Youth Ministry Goals
The Office of Youth Ministry has three main goals.
- To be a resource to pastors and youth ministers who wish to start or enhance their youth ministry program.
- To provide training, formation and support to parish youth ministers, volunteer and professional.
- To sponsor diocesan level youth ministry programming.
Teen Questions of Faith
This collection of teen questions and responses are intended for coordinators of youth ministry and other adult leaders ministering with teens. The compilation of the questions was the work of the teen members of the Diocesan Youth Advisory Committee . Catechism of the Catholic Church (CCC) references and scriptural references make up the primary content of the answers in order to insure that the answers are fully the true teaching of the Church. The idea for this project developed from concerns expressed by the members of the committee.
Pastoral response to pornography
The introduction to the youth section of the Pastoral Response to Pornography begins:
“Despite age laws on the access of pornography, teenagers are frequently and profoundly exposed to the materials. Some will be linked to Internet websites by extraneous search results or pop-up windows. Others will be exposed through film, television, or print media. What may begin as idle curiosity can quickly become a deeper problem of addiction.”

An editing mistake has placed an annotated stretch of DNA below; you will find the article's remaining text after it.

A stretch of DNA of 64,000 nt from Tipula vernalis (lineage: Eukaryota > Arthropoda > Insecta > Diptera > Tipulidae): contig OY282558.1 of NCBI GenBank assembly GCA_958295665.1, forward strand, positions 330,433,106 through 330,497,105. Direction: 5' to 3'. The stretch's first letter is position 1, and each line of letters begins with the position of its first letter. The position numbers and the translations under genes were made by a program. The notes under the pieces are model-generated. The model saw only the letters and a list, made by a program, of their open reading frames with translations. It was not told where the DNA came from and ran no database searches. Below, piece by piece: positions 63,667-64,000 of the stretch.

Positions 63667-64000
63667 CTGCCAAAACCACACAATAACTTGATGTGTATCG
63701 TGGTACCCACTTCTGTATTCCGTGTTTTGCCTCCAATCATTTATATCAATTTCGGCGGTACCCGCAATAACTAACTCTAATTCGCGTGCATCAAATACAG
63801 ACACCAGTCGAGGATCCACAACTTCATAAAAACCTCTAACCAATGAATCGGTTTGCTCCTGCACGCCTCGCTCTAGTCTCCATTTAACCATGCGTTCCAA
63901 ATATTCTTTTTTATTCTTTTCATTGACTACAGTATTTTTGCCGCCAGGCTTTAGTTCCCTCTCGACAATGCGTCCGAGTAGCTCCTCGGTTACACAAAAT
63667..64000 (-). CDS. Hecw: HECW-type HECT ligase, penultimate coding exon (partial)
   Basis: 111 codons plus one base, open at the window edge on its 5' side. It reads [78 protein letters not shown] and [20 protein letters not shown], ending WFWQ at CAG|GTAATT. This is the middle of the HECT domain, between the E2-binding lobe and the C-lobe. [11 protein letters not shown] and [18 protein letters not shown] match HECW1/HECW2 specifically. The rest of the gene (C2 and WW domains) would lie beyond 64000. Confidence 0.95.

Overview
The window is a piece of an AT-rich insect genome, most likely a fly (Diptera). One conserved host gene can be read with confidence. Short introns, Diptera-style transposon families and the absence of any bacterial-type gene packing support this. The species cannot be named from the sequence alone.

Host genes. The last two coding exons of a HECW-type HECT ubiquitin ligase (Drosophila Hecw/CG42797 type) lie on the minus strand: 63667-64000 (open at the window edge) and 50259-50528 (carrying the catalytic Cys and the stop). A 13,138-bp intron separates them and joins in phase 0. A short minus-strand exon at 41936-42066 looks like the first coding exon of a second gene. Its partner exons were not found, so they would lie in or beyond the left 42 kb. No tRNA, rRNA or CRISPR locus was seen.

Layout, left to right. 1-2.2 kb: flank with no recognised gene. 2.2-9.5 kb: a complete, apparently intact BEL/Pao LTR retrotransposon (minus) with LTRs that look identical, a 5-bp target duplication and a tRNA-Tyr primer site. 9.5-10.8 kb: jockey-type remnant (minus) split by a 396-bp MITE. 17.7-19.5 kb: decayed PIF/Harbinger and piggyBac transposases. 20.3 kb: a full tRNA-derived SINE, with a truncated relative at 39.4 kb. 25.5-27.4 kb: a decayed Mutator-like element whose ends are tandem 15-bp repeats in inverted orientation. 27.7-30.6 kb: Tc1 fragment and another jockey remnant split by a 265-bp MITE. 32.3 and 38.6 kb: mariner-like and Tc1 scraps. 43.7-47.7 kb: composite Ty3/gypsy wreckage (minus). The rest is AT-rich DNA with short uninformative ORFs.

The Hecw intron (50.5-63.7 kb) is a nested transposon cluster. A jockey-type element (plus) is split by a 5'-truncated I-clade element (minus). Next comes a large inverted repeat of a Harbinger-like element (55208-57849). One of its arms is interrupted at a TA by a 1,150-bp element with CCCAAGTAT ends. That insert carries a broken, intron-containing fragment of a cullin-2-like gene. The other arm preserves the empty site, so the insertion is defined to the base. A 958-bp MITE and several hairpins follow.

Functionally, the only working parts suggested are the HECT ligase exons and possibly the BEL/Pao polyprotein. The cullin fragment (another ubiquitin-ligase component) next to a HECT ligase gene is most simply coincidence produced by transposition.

The section then begins by addressing the various issues of teens and pornography. Introductory comments and insights will begin each section. Download this file for the full youth section filled with strategies and resources for ministry with young adults from the column to the right.
Other Useful Chastity Related Links for Ministering to Teens
Peer to Peer Ministry
A ministry designed to increase social opportunities for and friendships with children and teens with Autism Spectrum Disorders (ASD) or other special needs which impact socialization skills.
Guidelines for permission form use
Three primary axes to consider whether we need permission slips.
Transportation: Are we providing/arranging/coordinating transportation? Are our people traveling together as a group? and is the travel itself part of the venture?
The event being treated as part of our program: Is the event being treated as an element of our own program? For our people, does attendance at the event take the place of a normally scheduled class or session? and are our people required/expected to attend?
Our own involvement in the event: Is our staff involved in the event? Are some of the presenters, coordinators, performers, speakers, etc., coming from us? Did we help organize or present the event?
Summary: We need permission slips if we are driving people to an event that we are incorporating into our curriculum with our staff being involved in the production of the event. We do not need permission slips if we are not providing transportation, are neutral about whether people choose to attend, and are not involved in the production of the event. We look to those three scales to figure out whether we have made this event ours; or whether it is someone else's event we are mentioning to our people, who are free to attend or not, as they see fit.